Abgott

support Affluenza + L Sol Tace
author EW date 25/11/12 venue Bull & Gate, London, UK

There are gigs one eagerly awaits the arrival of for months on end, counting down the days to finally seeing a favourite band perform live in front of you, and then there are those taking place on wet, cold, dark Sunday evenings featuring no bands of interest and only the strongest of duties to one's good friend who has put on the event forcing an attendance. This was such a night when the appeal of a warm home was rejected in the name of metal and the support of of the most sparsely populated gig in my 46 and counting this year, but featuring three local bands of varying stature for an audience of no more than a few dozen, one could at least feel a small sense of pride in supporting the scene at its grassroots. Here is how my last Sunday evening weighed up.

L Sol Tace

L Sol Tace

With just one three-song demo in a two-year existence to their name, L Sol Tace are the proverbial upstarts looking to find their sound and footing in a crowded music world all the while filling slots such as this to an audience barely topping 15 in number. Their melodically-inclined thrash/death was nothing if not heard a thousand times before, not helped by the finer subtleties of Sam Wallace's guitar playing being lost in a sea of feedback but the general gist of what the band were aiming for could just about gathered in the cosy pub backroom. Vast improvement in songwriting and performance, especially from their frontman who did little to engage the solitary few, would of course be expected from a band aiming for bigger things, but in truth their performance felt as much like a band rehearsal a dozen or so of us were privy to watch than any glorified 'show'. Still, any situation like this is one a band can learn from and the polite applause at their conclusion shows the efforts of L Sol Tace were appreciated.

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Affluenza

Affluenza

Another inexperienced act, Affluenza bore resemblance to L Sol Tace but with a stronger groove element to proceedings which when padded out with two guitarists to the openers one gave a greater presence and fuller sound, albeit one from which no distinct riffs or songs linger in the memory. Their vocalist (whose name I cannot find anywhere) had a more confident air about him - whether his slurred words were the effect of drunkenness or nerves I wouldn't like to judge - while his bandmates plugged away contentedly besides, appearing thankful that despite the scarcity of beings in the room there were still enough to get some sort of pit going.

A better mix coming from the desk helped in making each instrument distinctly audible, with the band's drummer in particular holding together some nice rhythms, but I'd be lying to say anything played held long in the conscience. Still, as a live performance this was an improvement on L Sol Tace but the same consensus on quality of songwriting naturally remains my biggest recommendation.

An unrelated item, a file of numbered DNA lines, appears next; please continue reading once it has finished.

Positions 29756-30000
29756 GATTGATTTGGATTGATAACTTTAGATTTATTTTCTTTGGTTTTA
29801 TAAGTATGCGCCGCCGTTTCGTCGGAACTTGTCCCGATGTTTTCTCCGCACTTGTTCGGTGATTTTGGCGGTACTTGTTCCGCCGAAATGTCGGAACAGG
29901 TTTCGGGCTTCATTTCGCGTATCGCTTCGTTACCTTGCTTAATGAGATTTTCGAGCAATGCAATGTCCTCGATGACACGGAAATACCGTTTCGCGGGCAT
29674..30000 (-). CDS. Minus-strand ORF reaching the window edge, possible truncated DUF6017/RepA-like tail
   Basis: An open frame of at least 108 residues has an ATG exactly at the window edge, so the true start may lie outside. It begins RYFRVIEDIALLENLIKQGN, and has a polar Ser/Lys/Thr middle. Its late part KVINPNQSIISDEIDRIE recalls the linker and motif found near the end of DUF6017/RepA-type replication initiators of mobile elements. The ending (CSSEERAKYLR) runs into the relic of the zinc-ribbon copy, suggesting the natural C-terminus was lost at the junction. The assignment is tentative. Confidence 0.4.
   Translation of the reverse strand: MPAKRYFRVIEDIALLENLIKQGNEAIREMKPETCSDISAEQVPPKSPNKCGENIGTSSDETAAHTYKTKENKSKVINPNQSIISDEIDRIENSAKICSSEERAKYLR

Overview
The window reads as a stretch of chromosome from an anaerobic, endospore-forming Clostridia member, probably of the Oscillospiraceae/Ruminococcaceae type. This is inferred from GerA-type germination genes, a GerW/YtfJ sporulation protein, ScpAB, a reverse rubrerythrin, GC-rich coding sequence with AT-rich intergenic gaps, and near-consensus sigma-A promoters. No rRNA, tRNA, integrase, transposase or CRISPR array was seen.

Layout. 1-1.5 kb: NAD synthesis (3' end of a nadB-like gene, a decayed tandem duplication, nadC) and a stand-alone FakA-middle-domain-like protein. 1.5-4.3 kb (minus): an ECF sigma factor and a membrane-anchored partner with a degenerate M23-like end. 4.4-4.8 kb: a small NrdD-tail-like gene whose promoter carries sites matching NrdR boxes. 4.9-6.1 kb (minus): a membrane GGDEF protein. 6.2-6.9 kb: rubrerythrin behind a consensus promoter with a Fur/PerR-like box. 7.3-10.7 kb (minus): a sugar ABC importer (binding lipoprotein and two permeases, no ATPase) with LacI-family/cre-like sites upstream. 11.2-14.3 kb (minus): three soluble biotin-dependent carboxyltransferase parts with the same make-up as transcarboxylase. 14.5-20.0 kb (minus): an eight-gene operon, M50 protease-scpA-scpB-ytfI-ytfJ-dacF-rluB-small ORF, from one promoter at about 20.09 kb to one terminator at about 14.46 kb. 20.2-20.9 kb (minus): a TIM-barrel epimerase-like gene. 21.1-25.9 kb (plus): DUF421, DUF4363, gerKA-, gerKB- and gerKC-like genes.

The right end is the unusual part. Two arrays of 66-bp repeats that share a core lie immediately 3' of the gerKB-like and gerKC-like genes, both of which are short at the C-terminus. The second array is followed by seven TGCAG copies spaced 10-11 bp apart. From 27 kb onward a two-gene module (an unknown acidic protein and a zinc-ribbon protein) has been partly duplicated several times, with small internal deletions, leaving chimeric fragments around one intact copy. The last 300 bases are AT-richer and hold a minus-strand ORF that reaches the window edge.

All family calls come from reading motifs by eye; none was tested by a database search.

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Abgott

Abgott

Dwarfing the two openers in size of name, Abgott have earned themselves a small pedigree down the years as a band rooted in the Norwegian black metal sound laced with an unusually technical twist. I couldn't possibly tell you how far their name has spread beyond London but as a local opening act who have dropped off the radar for some time it was good to see them active again after line-up troubles have seen mainman Agamoth joined by a whole new cast since I last saw them nearly 8 (!) years ago.

From their vampirical make-up and blackened attire to the effort injected into an 9 song setlist, Abgott gave the impression of a band appearing to a much larger audience; a simple request but one difficult to achieve in such an environment. Their songs were primarily at the fast end of the BM spectrum, 1349 a reference point that is not wholly invalid, with a focus on solos (little that they could be heard) and mixing of riffs a standard feature, notably in stand-out track "No Mortiis". Calling on L Sol Tace's vocalist to provide vocals to a cover of Iron Maiden's "Wasted Years" (dedicated to Agamoth's deceased father, with a twist) only solidified the influences that have gone into their charismatic take on BM.

I may not have known any of their material beforehand but with the flurry of headbanging and commendable attempts to provide a spectacle high on the agenda, Agamoth & co gave a good account of themselves in denial of how many there were to witness it, capping off a solid evening of personal assistance in this selective growth of the underground.

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All photos taken by Teodora Dani. Full set available on her blog here.

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